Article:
Helen Mirren, Orlando Bloom and more offer audition advice
As auditions for the National Youth Theatre get underway, some of the company's graduates provide some tips for success
Boasting graduates including Dame Helen Mirren, James Bond star Daniel Craig and the Eleventh Doctor Who Matt Smith, the National Youth Theatre has been a springboard for many of our favourite actors.
As nationwide auditions begin for new members aged 14 to 25, a host of the company's graduates offer their tips for auditionees.
Visit www.nyt.org.uk for more information.
Helen Mirren: "Use your wonderful youth and who you are. A lot of the time you can look at other actors and go 'they're so brilliant at doing that, why can't I do that?' But you are a complete individual and there's no-one else on the planet like you. You by nature of being you will make it your own, so just believe in that and let that happen."
Orlando Bloom: "As an actor, you can't think about the end result or the fame; you just have to focus on the day you're in. You have no control over the finished product, what people will think of it, so all you have is the experience of making it, and you have to stay focused on that."
Daisy Lewis: "You only lose if you don't try. You need to actively put up a really good fight against the voice of doubt in your head that says 'I'm too northern/southern/tall/short'. Switch that voice off and just give it a go. The key to performing a speech is that it should speak to you. Don't try to put on an accent, don't try and do any clever stuff: what they essentially want is you. Don't think you can't do it and don't think that everyone else who auditions isn't as terrified as you are, because everyone is."
Joan Iyiola: "Never be afraid to ask for help. The truth is we all need a team. Run your speech with a friend, tell them why you love the play you've chosen, and share your thoughts on acting. Build and understand your creativity with the people that you trust."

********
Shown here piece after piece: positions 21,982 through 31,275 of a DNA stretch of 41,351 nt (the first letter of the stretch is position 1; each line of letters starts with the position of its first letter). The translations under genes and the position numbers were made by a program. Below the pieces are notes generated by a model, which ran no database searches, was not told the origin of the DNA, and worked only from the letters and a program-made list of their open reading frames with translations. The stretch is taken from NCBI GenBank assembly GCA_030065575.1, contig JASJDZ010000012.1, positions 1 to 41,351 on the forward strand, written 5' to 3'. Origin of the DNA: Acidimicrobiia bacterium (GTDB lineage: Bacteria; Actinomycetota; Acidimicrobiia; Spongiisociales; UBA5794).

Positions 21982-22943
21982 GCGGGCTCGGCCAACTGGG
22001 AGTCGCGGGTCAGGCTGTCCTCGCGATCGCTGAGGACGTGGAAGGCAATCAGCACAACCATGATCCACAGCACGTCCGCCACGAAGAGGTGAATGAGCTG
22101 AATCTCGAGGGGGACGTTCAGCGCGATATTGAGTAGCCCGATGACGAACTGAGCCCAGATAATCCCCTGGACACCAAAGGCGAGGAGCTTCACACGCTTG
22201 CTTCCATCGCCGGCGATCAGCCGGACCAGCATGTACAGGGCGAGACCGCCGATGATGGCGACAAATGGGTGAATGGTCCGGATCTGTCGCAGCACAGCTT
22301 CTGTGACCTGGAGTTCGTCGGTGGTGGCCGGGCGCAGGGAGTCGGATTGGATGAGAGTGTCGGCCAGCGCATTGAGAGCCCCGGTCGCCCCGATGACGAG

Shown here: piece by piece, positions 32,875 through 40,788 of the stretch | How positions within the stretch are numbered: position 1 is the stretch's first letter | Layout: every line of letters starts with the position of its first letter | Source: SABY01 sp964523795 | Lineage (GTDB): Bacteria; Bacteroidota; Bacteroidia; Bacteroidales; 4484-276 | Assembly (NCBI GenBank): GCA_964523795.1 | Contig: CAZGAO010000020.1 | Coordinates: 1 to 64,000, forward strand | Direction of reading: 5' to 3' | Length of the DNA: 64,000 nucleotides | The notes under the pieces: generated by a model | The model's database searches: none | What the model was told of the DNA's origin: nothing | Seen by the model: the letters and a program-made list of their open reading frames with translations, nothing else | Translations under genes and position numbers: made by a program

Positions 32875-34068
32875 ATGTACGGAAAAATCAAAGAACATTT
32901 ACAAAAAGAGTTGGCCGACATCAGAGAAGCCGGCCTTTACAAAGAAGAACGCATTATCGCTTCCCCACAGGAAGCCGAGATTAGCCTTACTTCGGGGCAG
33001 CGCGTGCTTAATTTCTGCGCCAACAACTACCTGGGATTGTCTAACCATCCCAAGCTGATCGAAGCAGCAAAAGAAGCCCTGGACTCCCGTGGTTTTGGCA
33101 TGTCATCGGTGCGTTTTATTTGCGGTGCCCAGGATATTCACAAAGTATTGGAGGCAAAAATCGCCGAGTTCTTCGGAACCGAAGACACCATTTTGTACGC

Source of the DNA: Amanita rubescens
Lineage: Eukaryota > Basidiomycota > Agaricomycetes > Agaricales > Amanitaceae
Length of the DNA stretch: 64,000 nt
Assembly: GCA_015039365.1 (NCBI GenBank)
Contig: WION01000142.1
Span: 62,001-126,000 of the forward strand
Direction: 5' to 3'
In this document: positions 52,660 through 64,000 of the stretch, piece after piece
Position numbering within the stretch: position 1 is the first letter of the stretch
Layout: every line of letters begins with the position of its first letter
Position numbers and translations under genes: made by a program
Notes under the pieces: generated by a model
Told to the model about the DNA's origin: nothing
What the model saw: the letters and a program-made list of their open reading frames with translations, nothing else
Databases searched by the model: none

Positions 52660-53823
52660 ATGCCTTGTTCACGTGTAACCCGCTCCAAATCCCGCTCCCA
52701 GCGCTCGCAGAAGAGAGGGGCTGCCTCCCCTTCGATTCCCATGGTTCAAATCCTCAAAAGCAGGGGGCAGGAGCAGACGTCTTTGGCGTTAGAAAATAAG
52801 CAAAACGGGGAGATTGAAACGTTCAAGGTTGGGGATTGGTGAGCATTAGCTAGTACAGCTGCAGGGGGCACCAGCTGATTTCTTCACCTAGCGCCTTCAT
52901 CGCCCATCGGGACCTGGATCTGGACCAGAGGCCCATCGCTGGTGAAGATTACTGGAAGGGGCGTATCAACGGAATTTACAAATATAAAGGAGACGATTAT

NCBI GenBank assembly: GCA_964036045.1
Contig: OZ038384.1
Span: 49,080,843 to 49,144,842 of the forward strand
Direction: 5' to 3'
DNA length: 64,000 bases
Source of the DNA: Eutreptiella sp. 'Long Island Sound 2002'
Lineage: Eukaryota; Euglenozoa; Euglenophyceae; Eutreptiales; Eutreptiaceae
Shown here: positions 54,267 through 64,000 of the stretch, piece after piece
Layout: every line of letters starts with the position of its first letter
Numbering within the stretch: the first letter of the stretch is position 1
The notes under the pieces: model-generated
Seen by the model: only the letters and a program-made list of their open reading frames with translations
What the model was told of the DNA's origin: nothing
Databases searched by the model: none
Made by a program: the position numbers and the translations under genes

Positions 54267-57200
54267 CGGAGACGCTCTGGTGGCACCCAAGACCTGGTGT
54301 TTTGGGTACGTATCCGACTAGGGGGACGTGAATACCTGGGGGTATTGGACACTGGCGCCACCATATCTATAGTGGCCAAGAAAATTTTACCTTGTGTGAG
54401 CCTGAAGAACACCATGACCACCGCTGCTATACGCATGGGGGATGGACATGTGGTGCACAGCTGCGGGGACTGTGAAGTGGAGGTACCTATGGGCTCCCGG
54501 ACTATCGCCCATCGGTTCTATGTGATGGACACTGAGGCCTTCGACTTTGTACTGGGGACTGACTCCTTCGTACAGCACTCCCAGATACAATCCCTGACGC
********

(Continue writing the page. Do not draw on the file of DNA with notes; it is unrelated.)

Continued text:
Prasanna Puwanarajah: "Treat your audition like a rehearsal – you're going in to do your work, collaborate and make your offer, rather than like you're going in to be judged."
Kwami Odoom: "Our goals and dreams can be so much closer than we think. That's why it's always worth giving something a shot even if you aren't confident of success, you just never know!"
Sarah Solemani: "Make sure you perform your speech in front of someone you know before the audition. It's so embarrassing doing it in front of people you know, but do it because it'll never be as embarrassing as the first time and you'll discover things in the writing you can't see by just reading it. It'll also give you a chance to conquer your nerves. The more prepared you are the more psychologically you are in control of your nerves and they're good nerves to use."
Matt Lucas: "It actually doesn't matter too much if you forget a line. If you do, just start again. It's far more important that you perform well."
Reece Ritchie: "Breathe. If there's one thing I've learnt auditioning in high-pressure situations it's that you start to breathe shallower and faster. The adrenaline pumps and lines you know can vanish. In through the nose out through the mouth gives the brain the oxygen it needs and will settle you. Sounds daft but trust me, it works."
NYT chief executive and artistic director Paul Roseby: "Learn out loud. Don't learn it in your head. Learn your speech so well that you can say it in your sleep."